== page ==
Reviewed by Lovell Estell III
Skylight Theater Company
Through February 28
For Jack and Ben (Michael Rubenstone, James Liebman), the future could not be brighter. At a time when gay couples have attained something approaching legitimacy and equal rights, they have just purchased a stylish craftsman home in a very white bread “straight,” neighborhood, and are mulling over the details of decoration and the possibility of a family. Full assimilation and acceptance at last. Or is it?
Unfortunately, all is not what it seems. This particular house is one Jack grew up in, and he starts to experience strange things — such as a child crying in the basement — which immediately darkens the heretofore festive mood, and inexorably forces the relationship of the two lovers onto perilous ground.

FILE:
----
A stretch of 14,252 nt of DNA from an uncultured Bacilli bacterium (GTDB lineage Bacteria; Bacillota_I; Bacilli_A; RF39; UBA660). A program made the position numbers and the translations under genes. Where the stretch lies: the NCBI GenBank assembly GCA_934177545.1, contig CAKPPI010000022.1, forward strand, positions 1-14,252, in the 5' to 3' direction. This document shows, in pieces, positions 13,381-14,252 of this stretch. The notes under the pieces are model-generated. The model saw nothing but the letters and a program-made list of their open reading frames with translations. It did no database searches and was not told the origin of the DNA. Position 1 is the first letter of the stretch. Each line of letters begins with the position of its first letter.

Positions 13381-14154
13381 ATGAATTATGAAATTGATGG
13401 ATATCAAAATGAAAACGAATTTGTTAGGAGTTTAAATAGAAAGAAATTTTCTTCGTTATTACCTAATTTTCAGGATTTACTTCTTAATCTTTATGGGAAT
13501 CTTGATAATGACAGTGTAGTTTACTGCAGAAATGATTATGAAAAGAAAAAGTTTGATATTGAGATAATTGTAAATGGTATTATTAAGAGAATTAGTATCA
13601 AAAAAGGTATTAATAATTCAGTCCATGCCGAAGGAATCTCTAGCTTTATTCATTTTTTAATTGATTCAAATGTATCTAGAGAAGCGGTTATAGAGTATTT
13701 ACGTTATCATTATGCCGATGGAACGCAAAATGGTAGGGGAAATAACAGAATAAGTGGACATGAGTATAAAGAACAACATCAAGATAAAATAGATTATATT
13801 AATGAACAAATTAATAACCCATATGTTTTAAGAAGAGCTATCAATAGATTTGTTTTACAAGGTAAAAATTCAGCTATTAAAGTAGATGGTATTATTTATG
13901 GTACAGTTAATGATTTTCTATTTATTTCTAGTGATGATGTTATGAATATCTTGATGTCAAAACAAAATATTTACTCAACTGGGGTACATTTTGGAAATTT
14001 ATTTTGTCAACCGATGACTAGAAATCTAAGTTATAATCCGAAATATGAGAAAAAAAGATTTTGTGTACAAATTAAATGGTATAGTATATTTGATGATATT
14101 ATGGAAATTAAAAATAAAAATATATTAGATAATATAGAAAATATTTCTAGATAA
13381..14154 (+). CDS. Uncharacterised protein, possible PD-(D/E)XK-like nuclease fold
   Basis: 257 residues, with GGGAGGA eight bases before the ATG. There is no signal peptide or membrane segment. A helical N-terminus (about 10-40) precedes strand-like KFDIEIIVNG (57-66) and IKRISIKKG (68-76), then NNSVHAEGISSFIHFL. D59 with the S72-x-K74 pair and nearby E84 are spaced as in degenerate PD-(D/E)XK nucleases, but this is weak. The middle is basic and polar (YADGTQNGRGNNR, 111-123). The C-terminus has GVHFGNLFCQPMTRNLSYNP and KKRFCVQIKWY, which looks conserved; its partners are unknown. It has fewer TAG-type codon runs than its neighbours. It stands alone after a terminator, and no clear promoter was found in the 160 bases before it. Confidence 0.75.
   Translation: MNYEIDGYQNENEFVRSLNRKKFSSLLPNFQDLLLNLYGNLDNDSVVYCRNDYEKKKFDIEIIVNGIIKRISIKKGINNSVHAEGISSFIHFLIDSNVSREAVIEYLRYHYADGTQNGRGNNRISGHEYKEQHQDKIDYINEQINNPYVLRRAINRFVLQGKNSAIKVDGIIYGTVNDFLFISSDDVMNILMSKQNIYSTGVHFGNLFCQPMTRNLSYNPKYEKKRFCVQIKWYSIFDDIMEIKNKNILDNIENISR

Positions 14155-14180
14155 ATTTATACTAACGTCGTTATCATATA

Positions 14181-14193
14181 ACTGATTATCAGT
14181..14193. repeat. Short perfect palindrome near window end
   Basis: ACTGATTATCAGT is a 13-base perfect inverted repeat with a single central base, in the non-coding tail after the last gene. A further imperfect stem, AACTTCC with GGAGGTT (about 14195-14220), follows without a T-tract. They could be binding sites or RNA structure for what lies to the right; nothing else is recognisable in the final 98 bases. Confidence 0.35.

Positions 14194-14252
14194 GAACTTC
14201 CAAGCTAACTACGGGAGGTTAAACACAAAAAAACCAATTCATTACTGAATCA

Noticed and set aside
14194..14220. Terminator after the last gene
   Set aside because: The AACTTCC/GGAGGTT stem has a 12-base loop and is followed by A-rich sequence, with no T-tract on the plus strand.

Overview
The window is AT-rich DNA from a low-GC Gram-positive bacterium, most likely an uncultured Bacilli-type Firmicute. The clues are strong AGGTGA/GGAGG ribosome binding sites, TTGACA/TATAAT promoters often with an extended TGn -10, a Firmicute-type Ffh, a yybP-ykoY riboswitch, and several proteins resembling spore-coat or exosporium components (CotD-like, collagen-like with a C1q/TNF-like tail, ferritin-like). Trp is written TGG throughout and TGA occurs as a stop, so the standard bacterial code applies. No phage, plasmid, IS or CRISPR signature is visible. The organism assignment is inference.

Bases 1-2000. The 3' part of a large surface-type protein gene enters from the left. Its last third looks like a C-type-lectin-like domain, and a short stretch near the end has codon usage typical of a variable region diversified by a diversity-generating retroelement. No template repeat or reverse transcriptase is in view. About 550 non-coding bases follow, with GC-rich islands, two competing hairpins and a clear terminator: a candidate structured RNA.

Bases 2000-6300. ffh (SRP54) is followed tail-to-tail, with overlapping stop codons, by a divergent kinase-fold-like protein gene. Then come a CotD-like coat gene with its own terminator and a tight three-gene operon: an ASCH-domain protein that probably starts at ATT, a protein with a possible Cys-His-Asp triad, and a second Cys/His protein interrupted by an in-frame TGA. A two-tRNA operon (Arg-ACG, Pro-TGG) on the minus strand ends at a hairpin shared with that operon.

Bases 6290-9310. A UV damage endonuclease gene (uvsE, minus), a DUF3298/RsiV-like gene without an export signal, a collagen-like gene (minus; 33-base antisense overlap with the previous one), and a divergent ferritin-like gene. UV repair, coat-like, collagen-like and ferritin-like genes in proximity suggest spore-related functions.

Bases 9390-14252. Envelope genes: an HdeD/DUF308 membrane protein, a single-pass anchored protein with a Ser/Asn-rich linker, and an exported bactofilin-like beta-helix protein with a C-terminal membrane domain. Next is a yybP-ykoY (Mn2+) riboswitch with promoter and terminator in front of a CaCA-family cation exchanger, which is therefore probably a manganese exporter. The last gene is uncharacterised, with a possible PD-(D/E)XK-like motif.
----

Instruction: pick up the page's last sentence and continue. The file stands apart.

Playwright Tony Abatemarco’s two-act romantic comedy is a cleverly written, yet awkward patchwork of ideas and motifs that often strains for credibility and confluence. Part thriller, part comedy, part drama, it doesn’t always fit together into a coherent whole.
Act II’s opaque psychological underpinnings, ostensibly meant to clarify, do just the opposite, and the finale sloshes away in sentimentality. Notwithstanding the bathos, there is much to enjoy about this production. Abatemarco has scripted an amusing cast of characters (Dale Raoul as Ben’s chatty Jewish mother is a hoot), and director Elizabeth Swain draws excellent performances from an ensemble that includes Joel Swetow and Elyse Mirto.
Skylight Theater Company, 1816 ½ North Vermont Ave., L.A.; Fri., 8:30 p.m.; Sat., 8 p.m.; Sun., 3 p.m.; through February 28. (213) 761-7061 or http://skylighttix.com Running time: 2 hours and 10 minutes with one 15-minute intermission.